Re:Create Recap – Week of January 25, 2016

Beyonce, Bieber And Fair Use? Although “fair use” is supposed to be a powerful carve out to exclusive rights, the principle is not always treated as such, writes Open Technology Institute’s Emily Hong in What Beyonce and Justin Bieber Taught Me About Fair Use in Slate. “Amateur fan videos, remixes, and mashups–which arguably enrich and augment the fame of the pop stars from whom they sample” should be protected under fair use, she argues, because they are transformative interpretations with educational and journalistic merit.

Star Trek Fan Film Brought To Court Over Copyright Infringement. Paramount Pictures/CBS Studios filed a federal suit against an independent Star Trek film made by fans, according to The Inquisitr article Paramount Pictures Starts Trek To A Lawsuit Over “Axanar”. The filmmakers, however, contend that the movie will be completely non-commercial: “That means we can never charge for anything featuring their marks or intellectual property and we will never sell the movie, DVD/Blu-ray copies, T-shirts, or anything which uses CBS owned marks or intellectual property.”

Batmobile Replica-Maker Petitions Supreme Court To Hear Copyright Case.
A California mechanic who made full-size replica Batmobiles petitioned the Supreme Court to hear his copyright case with DC Comics, arguing that court precedent and the U.S. Copyright Office have declared that automobiles are not copyrightable. So far, the carmaker has not found a court to deny DC Comics’ copyright. The Hollywood Reporter article Supreme Court Asked to Review Batmobile Copyright Dispute notes that the odds the Supreme Court picks up the case are, nevertheless, “slim”.

Review Of Fair Use 2015 And What’s To Come In 2016. There have been many pivotal moments for fair use in 2015. The Association of Research Libraries highlights the most important decisions impacting fair use in 2015 in their blog post, Fair Use in 2015 and A Look Ahead at 2016. The #1 highlight in 2015? When the Second Circuit affirmed fair use in the Google Book Case. The blog also contains the top 5 resources on fair use and an outlook for 2016. R Street also reviews 2015 in their blog post, Copyright Week: R Street’s Greatest Hits. The blog lists all of their top blogs on copyright in 2015 including posts on the “Blurred Lines” decision and an analysis of the “progressive clause” in the Constitution and how it pertains to copyright.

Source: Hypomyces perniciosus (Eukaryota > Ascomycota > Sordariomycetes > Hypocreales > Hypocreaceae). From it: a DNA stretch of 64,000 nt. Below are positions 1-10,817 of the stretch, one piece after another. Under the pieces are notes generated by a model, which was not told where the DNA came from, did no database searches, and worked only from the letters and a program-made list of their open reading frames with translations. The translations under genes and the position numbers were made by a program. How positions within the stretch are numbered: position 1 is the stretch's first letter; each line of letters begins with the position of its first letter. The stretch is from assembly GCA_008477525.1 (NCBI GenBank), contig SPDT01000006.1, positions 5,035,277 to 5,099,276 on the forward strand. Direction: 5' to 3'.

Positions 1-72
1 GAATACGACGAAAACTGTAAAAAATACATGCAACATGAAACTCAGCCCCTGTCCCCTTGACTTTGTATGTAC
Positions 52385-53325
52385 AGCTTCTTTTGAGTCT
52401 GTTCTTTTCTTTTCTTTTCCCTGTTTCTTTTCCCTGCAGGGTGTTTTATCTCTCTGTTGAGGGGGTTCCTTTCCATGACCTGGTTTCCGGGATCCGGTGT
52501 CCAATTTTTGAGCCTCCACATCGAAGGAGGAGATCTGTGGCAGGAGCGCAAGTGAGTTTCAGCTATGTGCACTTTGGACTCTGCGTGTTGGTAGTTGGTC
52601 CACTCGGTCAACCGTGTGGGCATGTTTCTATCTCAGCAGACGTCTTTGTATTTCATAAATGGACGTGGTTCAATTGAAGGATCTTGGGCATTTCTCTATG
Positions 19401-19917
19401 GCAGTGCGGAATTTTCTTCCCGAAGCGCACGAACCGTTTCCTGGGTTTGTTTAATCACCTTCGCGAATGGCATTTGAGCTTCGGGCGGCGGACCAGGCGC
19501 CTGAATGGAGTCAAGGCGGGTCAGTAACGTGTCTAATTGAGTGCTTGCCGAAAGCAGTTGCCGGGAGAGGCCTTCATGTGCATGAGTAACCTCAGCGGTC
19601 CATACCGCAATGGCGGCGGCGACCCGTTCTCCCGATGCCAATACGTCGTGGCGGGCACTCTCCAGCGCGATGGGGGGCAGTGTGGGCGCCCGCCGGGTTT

Transparency Of Copyright Law Is A Necessity For All, Not Just Some.
“In a democracy, no one owns the law—or to put it another way, everyone owns the law,” writes Mitch Stoltz of the Electronic Frontier Foundation. In the blog post, No One Owns the Law. Everyone Owns the Law, Stoltz describes how many large industry association groups are teaming up against the website, a website that hosts public law in order to increase government access and transparency. These actions are troubling for everyday Americans who need access to understand the law and how it governs them. Stoltz explains that “deliberately making the law more difficult for ordinary people to find, read, and discuss is still a big problem for our democracy.”

It’s-A-Me, I Made It. Since its creation, Nintendo’s Super Mario series has been one of the most popular and lucrative games in history. It has a fanbase so loyal that, for years, fans have been creating, sharing, and playing fan-made levels of Super Mario. Noticing the online community’s rapid growth, Nintendo issued issued takedown notices to all involved and set up a similar community charging fans to participate. In Nintendo Mario Maker: Stealing a Fan-Made Market, Carolina Alonso of Public Knowledge explains Nintendo’s efforts to steal an idea from their loyal fan base, turn around and profit from it: “When a large company with many more resources than an individual or small group of fans attempts to have its cake and eat it too, tolerated use no longer protects creative consumers, but rather is used as a tool by large companies to exploit potential markets.”